The candidate principal investigator (PI) is a relatively early career academic scientist with an active research lab and a demonstrated leadership role in directing core facilities for medical imaging. The PI’s focus has been on developing new magnetic resonance imaging (MRI) methods and tools to visualize cellular and molecular processes, and to track cells in tissue with increasing sensitivity. The candidate is a founder, board member, and scientific advisor for a biotechnology company that was created to further develop and commercialize his/her inventions. The PI’s research proposal focuses on the development of new tools to monitor cell location, fate and survival after delivery into the body, major challenges in the path toward clinical translation of stem cell-derived therapeutics. The applicant plans to develop new, non-invasive cell tracking methods for MRI and to collaborate with CIRM-funded investigators to incorporate these new methods into preclinical and clinical studies of neural stem cells for amyotrophic lateral sclerosis (ALS), spinal cord injury and other disease states. The sponsoring institution has recently built a comprehensive, multi-modal molecular imaging core facility for which the candidate will provide scientific direction and oversight. The institution will provide a full-time faculty position, matching funding and dedicated blocks of effort and equipment usage in the imaging core to support the PI’s research on this award.
Research Vision and Plans
- Reviewers described the PI’s research as highly innovative, focused on a very important area that spans across all applications of stem cell regenerative medicine, and potentially transformative for researchers in California.
- Reviewers were enthusiastic about the PI’s plans to train new users on state-of-the-art equipment and methods and to collaborate with researchers to facilitate progress on stem cell-based projects already under CIRM-funded development.
- While reviewers expressed interest in the research projects proposed by the applicant, there was some disagreement about whether improvements in MRI technology were needed to advance the clinical translation of stem cell-based therapeutics.
PI Accomplishments and Potential
- The applicant is viewed as an authority in development of MRI reporters and as an emerging leader in stem cell research. His/her work is viewed as highly innovative and widely applicable, as evidenced by publications and collaborations in a number of disciplines, including physics, developmental biology, neuroscience, immunology and clinical translation.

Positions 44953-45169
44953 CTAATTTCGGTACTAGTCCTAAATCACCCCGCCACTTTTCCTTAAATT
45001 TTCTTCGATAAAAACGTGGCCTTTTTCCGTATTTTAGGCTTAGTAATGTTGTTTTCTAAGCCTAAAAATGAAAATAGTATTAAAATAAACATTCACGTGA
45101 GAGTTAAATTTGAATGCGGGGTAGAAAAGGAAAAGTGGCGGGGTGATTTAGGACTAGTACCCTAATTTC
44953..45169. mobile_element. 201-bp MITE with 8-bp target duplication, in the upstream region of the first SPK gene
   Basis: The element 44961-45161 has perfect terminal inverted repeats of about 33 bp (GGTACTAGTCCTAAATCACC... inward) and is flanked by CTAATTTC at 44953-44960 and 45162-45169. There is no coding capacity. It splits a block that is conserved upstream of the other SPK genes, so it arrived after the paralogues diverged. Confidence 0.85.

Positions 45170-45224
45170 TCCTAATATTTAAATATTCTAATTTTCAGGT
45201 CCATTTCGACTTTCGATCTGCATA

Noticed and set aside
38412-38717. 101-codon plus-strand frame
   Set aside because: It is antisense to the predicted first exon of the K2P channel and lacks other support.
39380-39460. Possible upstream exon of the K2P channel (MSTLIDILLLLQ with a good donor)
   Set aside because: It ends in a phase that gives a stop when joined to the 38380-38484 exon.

- Previous inventions by the PI have become widely used in the MRI field. Additional work proposed by the PI to develop tools for analysis of cells at a single-cell level was viewed as likely to advance the field significantly.
- The PI has successfully established an independent research program and concurrently directs an imaging service core facility.
- The PI has published extensively, has received considerable press coverage for his/her inventions and innovations, and is invited frequently as a seminar presenter (both nationally and internationally). While some reviewers noted there were relatively few publications in the highest profile journals, others commented that the publication record was appropriate for a leader in the development of new MRI technologies and tools. It was also noted that the PI is an inventor on 8 patents, which is an uncommon accomplishment for an academic scientist.
- While the PI has received funding from the National Institutes of Health (NIH) and industry grants, and is the Project Leader on an active NIH Program Project Center Grant, some reviewers expressed concern that much of the PI’s funding was ending soon and/or up for renewal.
- Reviewers commented that the letters of support for the PI were strong, but some expected inclusion of letters from a broader range of individuals.
Institutional Commitment and Environment
- The PI would join an active regenerative medicine group that has a focus on imaging stem cells and would assume strategic leadership of an existing imaging core facility. Reviewers predicted that both the PI and the team would be strengthened by the collaborative environment, with resulting progress in cell tracking capabilities made across multiple platforms.
- The molecular imaging facilities, which the PI would direct, and have dedicated access to, have been recently completed and provide modern research equipment and extensive infrastructure for preclinical and clinical applications. The PI would have access to multiple core facilities for nuclear magnetic resonance (NMR), pluripotent stem cell culture and preclinical research. In addition, the institution has provided adequate office and laboratory space.
- It was not clear from the application if the institution’s offer included the purchase and relocation of the PI’s current MRI equipment.
- Some reviewers judged the startup package and commitment provided by the institution to be adequate but not overly impressive.
- A motion was made to move this application into Tier 1, Recommended for Funding. Discussion centered favorably on the additive value that the PI would bring to the existing regenerative medicine group at the sponsoring institution. There was some disagreement among the panelists regarding the potential impact of the PI’s research proposal; while some felt it exemplified a series of leading-edge, possibly transformative approaches to a critical translational bottleneck (imaging stem cell-based therapies), others felt that improved MRI technologies were not a critical near-term need for the field. The motion carried.